Yusef Lateef’s amazing 45xxx Super (Balanced) Action tenor, restored!

I was very luck to be able to purchase this amazing instrument from the estate of Yusef Lateef, along with the paperwork of provenence.  I have some friends in the repair biz who were also around Rayburn’s music (in Boston) years back and remembered Lateef bringing this horn around for service more than 30 years ago as well, so we know he kept it for a long time.

This project spanned about two years as some parts of it were slow and time consuming and I was also busy with a move and some family obligations during that time.

It was in a bit of disrepair when I got it, with some kind of odd insults and injuries, but structurally it was in very fine shape.  Somehow, somewhere, the neck receiver had been sheared into three pieces two of which were broken clean off the horn.  The strangest part is that this break, did not effect the body tube in any way, in any area.  It was very straight with only some minor dings, very odd.  I have yet to understand how that happened and never will I guess.  The pads were old and crusty of course, it was not playing.  Some screws were missing or mismatched and it was at least as far as proper saxophone service is concerned, just rather insulted.

In my imagination, I can see Yusef Lateef buying this horn in Europe while on tour and either it already had the broken neck receiver or that happened while in his possession.  I can imagine him thinking “this is one of those special horns that ‘Trane was bugging Wayne Shorter to get” (see the interview with Shorter where he tells this story about Trane’s insistence on him getting just such an early SBA.) and him keeping it until he can find the right person who could handle the weird repair.
Maybe he knew what a great horn it was, generally I would trust the judgement of instrument quality to Yuself Lateef above almost anyone. I imagine he had to know what a special horn this was to keep it for so many years.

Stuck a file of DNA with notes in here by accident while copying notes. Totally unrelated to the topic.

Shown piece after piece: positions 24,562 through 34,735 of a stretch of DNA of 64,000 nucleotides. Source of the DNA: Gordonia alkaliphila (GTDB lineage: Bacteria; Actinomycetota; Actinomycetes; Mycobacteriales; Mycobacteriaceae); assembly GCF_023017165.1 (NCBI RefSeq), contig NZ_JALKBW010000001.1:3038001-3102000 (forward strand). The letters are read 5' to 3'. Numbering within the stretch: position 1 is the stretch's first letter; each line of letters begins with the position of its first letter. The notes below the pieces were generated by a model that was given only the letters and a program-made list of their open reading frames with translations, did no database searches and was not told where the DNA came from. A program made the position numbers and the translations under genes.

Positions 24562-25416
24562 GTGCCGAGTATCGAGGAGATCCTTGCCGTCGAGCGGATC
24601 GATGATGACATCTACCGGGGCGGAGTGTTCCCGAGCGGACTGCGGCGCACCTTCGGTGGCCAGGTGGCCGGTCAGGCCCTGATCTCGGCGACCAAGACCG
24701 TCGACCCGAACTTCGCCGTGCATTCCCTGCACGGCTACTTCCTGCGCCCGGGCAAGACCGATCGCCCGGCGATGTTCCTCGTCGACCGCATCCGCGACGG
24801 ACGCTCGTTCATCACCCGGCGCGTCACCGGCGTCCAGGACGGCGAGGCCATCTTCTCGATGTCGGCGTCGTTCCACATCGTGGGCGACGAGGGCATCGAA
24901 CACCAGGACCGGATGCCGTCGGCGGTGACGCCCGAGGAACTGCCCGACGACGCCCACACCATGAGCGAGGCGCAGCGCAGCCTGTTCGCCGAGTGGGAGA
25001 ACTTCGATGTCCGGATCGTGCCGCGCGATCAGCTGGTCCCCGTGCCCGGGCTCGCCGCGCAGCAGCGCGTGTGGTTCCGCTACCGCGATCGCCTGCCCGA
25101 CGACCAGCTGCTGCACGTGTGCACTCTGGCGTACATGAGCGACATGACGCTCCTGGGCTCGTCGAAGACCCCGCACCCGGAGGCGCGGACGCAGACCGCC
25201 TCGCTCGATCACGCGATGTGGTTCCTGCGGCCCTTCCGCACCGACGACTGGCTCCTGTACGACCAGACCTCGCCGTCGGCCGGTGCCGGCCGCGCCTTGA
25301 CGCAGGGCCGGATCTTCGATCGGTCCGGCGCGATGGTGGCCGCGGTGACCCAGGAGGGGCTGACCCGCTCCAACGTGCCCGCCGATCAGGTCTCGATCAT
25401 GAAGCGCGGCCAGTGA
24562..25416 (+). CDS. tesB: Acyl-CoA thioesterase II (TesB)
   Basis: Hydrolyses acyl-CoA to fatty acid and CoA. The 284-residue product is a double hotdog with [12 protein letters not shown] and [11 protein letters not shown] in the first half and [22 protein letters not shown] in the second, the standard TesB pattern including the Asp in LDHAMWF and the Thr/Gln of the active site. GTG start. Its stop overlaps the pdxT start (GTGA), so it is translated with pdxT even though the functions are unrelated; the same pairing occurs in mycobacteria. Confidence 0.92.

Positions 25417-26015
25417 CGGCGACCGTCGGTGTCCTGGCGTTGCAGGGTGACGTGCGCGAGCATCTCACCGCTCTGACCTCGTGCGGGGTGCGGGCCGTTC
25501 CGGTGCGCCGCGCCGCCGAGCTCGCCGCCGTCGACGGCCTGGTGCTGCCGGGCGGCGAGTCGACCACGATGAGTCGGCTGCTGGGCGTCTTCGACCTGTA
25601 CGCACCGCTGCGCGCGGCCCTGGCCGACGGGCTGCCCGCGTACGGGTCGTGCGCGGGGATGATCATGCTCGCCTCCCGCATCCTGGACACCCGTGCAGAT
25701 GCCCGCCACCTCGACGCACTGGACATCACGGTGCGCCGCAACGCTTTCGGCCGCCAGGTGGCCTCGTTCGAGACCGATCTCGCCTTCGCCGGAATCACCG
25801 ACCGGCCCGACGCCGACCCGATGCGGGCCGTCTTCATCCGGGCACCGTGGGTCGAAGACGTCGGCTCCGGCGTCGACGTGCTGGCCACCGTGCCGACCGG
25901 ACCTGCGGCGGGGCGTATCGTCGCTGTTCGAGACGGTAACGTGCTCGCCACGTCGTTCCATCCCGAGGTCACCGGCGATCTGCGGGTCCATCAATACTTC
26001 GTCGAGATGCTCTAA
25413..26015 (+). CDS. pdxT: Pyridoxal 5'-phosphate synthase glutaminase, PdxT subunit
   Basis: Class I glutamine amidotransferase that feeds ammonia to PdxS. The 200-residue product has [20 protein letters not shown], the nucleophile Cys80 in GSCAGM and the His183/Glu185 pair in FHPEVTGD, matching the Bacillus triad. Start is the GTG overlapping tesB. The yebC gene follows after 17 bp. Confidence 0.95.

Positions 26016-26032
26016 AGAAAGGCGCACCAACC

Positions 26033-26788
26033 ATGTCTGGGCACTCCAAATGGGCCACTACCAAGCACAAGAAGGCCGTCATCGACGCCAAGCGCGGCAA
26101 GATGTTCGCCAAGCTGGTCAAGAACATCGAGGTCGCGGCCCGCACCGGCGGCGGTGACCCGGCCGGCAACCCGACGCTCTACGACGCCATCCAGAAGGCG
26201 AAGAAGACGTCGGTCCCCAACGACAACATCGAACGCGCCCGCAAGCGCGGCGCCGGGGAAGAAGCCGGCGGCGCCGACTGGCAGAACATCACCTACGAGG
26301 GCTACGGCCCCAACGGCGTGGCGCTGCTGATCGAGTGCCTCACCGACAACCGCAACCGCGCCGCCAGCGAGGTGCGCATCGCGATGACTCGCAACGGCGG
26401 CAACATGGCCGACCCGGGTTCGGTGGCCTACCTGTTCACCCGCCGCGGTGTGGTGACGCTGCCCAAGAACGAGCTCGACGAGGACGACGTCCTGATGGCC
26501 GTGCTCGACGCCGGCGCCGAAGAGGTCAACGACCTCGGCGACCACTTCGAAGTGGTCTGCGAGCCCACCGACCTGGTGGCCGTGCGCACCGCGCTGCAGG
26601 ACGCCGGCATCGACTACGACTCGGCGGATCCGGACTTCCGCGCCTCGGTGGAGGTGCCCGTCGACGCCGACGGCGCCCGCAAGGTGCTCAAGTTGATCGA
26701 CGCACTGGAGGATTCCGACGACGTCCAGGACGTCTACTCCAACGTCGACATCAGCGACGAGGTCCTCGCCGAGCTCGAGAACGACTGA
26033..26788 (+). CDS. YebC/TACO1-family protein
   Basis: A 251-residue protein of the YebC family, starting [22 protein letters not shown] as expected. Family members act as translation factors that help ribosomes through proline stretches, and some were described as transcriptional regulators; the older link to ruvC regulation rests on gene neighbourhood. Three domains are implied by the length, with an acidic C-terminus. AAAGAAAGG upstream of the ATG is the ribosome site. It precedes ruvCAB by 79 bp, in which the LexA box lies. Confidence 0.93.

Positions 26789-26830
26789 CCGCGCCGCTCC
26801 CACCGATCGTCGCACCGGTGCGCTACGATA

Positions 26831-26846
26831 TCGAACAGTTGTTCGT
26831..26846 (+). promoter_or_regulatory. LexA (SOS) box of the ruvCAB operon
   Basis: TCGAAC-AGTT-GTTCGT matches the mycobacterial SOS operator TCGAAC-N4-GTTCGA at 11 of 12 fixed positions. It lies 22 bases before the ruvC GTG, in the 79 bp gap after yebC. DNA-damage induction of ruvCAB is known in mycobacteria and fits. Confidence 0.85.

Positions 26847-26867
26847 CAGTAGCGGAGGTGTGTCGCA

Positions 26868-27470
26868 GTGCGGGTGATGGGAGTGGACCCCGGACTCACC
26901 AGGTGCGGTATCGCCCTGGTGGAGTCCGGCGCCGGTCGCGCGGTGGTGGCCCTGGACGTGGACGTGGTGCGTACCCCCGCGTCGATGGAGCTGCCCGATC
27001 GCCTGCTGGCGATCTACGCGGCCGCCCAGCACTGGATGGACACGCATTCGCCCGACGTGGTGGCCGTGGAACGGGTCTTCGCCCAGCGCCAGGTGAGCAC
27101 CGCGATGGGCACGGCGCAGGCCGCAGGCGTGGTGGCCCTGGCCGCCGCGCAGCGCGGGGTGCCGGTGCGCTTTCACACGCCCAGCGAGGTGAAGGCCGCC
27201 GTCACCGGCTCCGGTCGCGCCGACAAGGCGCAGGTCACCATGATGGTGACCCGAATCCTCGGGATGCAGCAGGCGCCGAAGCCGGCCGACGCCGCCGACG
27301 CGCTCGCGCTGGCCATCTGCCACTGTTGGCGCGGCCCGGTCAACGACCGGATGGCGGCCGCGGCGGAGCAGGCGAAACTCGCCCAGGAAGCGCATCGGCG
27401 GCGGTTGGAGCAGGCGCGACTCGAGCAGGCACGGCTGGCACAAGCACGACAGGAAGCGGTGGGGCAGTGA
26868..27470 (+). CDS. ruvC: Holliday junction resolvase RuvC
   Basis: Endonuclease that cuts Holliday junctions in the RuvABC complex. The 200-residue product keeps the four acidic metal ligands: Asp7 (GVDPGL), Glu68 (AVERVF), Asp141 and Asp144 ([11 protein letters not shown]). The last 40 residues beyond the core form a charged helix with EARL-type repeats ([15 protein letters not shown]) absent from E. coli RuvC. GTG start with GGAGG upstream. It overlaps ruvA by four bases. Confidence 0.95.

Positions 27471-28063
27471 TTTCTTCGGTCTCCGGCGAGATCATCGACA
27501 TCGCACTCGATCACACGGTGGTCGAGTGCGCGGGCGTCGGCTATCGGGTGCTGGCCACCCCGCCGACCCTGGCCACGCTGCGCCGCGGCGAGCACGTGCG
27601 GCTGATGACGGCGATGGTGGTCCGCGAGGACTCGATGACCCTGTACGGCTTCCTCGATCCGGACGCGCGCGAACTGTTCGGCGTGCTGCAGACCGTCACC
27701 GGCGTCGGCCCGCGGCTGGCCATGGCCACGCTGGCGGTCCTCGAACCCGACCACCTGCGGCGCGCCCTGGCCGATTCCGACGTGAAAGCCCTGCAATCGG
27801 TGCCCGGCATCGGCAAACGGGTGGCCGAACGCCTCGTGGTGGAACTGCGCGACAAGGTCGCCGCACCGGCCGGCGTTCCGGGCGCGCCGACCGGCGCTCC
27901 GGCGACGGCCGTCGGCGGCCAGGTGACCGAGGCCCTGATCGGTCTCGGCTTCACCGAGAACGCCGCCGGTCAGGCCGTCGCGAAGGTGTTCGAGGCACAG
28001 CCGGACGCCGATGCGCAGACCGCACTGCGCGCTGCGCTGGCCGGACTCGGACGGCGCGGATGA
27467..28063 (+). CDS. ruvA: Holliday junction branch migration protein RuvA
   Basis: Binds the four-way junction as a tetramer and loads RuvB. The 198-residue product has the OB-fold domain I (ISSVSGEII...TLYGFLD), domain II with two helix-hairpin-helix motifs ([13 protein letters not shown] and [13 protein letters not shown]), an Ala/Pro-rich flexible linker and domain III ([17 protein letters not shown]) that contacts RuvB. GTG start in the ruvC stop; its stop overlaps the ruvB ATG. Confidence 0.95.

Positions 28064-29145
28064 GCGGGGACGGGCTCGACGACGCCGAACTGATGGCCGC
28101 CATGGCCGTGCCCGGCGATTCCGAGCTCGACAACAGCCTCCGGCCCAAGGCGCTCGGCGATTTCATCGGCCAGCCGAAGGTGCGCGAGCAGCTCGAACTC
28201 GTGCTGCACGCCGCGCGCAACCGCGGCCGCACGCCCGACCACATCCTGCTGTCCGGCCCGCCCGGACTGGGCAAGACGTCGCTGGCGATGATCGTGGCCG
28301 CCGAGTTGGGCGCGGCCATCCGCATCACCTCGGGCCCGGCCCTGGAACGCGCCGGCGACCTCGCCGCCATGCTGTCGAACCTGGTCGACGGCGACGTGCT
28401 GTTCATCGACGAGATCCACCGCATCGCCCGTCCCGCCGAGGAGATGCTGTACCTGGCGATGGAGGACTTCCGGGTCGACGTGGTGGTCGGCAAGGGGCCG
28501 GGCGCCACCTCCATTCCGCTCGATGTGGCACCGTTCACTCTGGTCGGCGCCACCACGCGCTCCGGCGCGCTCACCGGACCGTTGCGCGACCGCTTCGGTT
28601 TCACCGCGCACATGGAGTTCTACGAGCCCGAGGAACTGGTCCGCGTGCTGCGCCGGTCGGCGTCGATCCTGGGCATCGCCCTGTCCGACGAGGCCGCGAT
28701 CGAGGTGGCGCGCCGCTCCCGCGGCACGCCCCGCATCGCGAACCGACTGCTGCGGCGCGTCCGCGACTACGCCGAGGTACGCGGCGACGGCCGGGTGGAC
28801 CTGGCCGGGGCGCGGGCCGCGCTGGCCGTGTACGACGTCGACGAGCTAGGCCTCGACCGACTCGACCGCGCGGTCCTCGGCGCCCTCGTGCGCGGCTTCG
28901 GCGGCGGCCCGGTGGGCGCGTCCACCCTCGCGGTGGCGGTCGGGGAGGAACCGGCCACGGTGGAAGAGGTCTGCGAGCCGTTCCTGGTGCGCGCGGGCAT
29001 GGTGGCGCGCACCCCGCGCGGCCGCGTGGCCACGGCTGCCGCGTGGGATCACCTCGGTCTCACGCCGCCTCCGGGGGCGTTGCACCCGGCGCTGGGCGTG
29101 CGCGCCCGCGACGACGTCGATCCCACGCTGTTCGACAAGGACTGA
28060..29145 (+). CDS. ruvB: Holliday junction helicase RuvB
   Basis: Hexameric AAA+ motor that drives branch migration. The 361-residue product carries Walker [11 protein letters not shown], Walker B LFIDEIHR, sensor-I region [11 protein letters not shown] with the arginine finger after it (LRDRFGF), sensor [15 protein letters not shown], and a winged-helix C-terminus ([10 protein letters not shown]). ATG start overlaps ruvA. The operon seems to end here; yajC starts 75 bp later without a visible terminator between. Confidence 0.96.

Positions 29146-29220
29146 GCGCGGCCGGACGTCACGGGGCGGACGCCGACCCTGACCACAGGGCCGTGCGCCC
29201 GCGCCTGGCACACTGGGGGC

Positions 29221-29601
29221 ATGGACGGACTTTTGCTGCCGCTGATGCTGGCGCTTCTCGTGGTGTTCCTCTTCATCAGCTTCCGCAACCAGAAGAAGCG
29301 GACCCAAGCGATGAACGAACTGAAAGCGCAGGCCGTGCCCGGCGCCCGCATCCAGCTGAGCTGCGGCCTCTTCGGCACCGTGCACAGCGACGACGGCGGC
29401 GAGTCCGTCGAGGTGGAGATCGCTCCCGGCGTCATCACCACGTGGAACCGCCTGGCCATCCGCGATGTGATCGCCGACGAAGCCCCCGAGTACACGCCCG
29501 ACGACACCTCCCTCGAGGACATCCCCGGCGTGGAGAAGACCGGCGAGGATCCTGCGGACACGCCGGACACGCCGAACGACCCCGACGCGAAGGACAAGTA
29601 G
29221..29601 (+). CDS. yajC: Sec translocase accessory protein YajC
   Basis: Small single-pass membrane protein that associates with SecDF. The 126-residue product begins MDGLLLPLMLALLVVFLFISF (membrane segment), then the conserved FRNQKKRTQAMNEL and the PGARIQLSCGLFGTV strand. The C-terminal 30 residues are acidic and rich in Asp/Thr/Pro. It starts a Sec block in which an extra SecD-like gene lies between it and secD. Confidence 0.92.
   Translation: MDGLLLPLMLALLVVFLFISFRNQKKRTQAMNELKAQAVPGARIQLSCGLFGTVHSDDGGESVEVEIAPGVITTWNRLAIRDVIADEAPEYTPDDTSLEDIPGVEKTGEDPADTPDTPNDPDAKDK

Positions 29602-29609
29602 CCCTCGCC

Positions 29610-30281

Anyhow with a lot of specific work and time I have finally restored this to very nice working order, it feels like a Ferrari now, set up with rather hard-ish pads and a set of original American-market Tone-X metal SBA resos from the 1950’s that I had here.  It just blew my mind as I just played fresh one day after the overhaul, while ti is still settling in.  It is very compact and aggressive in tone, barks, is very powerful and has an otherworldly biting bright ring to the sound that makes it sound like it is amplified.  This is what the rare and great SBA’s do.  I was a little rusty on the video but at least it was fresh and surprised me more than you who will watch it I believe.


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Selmer Mark VI 119k Tenor restored, KILLER!


Here is an excellent 119xxx Selmer MK VI tenor.  This horn was original lacquer but a bit ugly due to probably damp storage conditions, so I chemically stripped it, hand polished it and did an extensive restoration and overhaul with all the best attention.  It is setup crisp and tight with thin and rather firm pads and metal resonators.  It plays very fast and precise with a rather huge and loud sound that is both edgy and smoky as needed.

The horn has no damage of any kid, perfect and matching neck and pearls and engraving sharp as a new horn, this was probably only played a few times ever before I got it.  It is like a brand new horn with no lacquer, and it is a wonderful player.


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Unbelievable Original Selmer Balanced Action Tenor Saxophone

This just came in here and required immediate photographing.  An original intact Selmer Balanced Action is a very very rare creature.  This particular horn has had no significant damage or alteration, has original pads and is basically a used version of exactly as it came from Selmer in the 1940’s.

This has as well, the original Selmer case, the first version of the trey-pack design, with original keys and “Balanced Action” tag as well.  The original “table B” mouthpiece is also in mint condition.